Japanese schoolteachers work more than 11 hours a day, raising fears about death from overwork
- The Japanese government is aiming to slash the proportion of employees working more than 60 hours per week to maximum 5 per cent by 2020
Teachers and officials at elementary, junior high and high schools across Japan are working more than 11 hours per day on average, raising concern about serious health repercussions or even deaths, a government survey showed on Tuesday.
Senior staff such as vice principals were found to have worked particularly long hours, with their daily average standing at about 12.5 hours.
This means they worked 4.5 extra hours per day, or 90 hours per month, well over the 80-hour monthly overtime threshold, beyond which the risk of karoshi – or death from overwork, could increase.
In the survey which drew responses from some 35,000 schoolteachers and officials, 80.7 per cent said they have stress or concerns related to work, of whom 43.4 per cent cited long working hours as the cause of their distress in a multiple-choice question.
Among other reasons behind stress, 40.2 per cent cited personal relationships at work and 38.3 per cent dealing with parents.
The survey results were mentioned in a white paper on measures to prevent death from overwork adopted by the government on Tuesday. The document was released based on a law to promote steps against death from overwork, which came into force in 2014.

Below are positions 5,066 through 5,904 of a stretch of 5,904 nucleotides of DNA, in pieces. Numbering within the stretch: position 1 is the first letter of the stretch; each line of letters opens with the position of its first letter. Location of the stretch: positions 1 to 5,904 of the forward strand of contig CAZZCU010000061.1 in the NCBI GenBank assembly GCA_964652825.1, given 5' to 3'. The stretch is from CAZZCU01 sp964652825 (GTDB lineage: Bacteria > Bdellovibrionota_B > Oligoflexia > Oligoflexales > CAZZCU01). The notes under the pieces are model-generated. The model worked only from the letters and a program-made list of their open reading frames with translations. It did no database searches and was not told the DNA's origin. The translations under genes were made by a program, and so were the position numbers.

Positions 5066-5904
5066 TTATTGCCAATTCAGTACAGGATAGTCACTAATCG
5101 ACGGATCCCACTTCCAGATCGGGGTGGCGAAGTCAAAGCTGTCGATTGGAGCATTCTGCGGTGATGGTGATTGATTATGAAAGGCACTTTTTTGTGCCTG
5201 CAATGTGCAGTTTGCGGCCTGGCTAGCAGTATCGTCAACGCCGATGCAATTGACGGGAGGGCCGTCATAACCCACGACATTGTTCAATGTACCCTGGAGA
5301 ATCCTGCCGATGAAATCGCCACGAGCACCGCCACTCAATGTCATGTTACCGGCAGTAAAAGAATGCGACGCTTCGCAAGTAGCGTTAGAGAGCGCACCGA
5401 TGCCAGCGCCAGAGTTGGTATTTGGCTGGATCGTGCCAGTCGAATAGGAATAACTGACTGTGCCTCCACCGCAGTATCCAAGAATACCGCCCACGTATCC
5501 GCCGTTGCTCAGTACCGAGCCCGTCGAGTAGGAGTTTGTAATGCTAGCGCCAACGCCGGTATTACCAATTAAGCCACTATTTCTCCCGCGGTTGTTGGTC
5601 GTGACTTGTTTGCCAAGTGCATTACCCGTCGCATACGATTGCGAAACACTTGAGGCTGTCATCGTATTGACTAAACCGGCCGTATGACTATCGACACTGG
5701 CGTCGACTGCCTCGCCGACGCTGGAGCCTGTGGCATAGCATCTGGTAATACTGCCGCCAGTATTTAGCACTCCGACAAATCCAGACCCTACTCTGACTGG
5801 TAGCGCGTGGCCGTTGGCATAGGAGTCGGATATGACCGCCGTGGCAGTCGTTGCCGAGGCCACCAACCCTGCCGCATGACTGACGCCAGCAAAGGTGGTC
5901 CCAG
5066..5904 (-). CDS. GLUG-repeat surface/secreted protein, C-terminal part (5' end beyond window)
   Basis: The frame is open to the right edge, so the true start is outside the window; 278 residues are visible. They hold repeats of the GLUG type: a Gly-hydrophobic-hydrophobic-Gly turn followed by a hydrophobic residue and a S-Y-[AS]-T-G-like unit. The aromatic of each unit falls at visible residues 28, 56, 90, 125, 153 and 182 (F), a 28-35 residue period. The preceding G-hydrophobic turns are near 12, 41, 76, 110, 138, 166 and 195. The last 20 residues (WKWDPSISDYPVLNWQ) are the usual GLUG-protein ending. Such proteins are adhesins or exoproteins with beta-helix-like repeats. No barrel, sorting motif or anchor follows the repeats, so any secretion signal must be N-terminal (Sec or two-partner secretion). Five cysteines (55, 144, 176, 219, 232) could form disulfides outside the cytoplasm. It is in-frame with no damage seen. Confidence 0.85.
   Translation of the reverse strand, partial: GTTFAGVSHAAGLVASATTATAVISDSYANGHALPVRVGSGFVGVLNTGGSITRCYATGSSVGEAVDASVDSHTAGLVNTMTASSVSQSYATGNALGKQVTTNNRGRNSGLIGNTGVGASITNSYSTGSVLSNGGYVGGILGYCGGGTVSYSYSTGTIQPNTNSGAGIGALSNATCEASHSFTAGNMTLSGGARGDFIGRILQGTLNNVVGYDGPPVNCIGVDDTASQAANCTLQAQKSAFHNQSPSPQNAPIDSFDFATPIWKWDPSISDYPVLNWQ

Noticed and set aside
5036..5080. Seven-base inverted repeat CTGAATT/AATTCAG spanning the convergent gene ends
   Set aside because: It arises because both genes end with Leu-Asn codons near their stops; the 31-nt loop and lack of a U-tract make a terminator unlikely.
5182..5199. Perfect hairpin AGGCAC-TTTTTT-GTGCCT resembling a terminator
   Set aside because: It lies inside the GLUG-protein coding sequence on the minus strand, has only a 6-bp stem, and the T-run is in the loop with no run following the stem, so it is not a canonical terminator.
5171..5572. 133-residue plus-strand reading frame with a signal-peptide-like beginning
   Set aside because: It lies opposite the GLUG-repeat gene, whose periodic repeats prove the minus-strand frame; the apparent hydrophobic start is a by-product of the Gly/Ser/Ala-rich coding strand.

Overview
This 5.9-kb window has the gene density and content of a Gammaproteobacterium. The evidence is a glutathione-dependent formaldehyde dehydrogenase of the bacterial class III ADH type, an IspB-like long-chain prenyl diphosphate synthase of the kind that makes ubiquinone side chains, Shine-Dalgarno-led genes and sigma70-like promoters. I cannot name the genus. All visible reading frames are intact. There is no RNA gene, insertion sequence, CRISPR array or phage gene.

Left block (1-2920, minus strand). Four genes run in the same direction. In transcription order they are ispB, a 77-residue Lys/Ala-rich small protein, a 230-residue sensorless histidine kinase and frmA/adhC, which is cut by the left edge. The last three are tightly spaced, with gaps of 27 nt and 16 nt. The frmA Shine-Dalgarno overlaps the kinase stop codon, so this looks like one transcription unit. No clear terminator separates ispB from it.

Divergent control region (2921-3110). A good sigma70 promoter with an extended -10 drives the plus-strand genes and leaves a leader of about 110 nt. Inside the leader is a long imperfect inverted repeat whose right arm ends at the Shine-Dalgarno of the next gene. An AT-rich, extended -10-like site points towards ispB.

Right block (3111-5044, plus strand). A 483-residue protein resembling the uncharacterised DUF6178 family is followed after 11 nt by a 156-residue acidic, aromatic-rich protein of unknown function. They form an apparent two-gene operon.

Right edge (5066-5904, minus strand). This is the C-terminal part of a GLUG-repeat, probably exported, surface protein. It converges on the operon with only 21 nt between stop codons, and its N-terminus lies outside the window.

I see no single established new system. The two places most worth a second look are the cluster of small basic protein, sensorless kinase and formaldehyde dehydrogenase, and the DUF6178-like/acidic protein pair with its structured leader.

Calling for the need to address overwork and stress, the paper listed teachers, medical staff, drivers, information technology industry workers and restaurant personnel as five professional categories which require attention due to their particularly long working hours.
Asked about necessary measures to prevent overtime work, 78.5 per cent of the teachers and school officials polled called for an increase in staff followed by 54.4 per cent seeking a review of school events, 43.1 per cent better communication among teachers and 38.8 per cent shorter school meeting hours.
The white paper also touched on the need to conduct stress tests to make workers aware of their conditions and help create a better working environment.
The paper also looked into doctors and nurses who were awarded workers’ compensation. While many nurses developed psychological disorders due to violent behaviour by patients or witnessing suicides, most of the doctors were awarded compensation due to long working hours.
The document cited a separate survey responded to by about 9,400 medical personnel, in which the biggest number of doctors and nurses said they needed to work extra hours due to paperwork.
The government is aiming to slash the proportion of employees working more than 60 hours per week to maximum 5 per cent by 2020. In 2017, the figure stood at 7.7 per cent, unchanged from the previous year.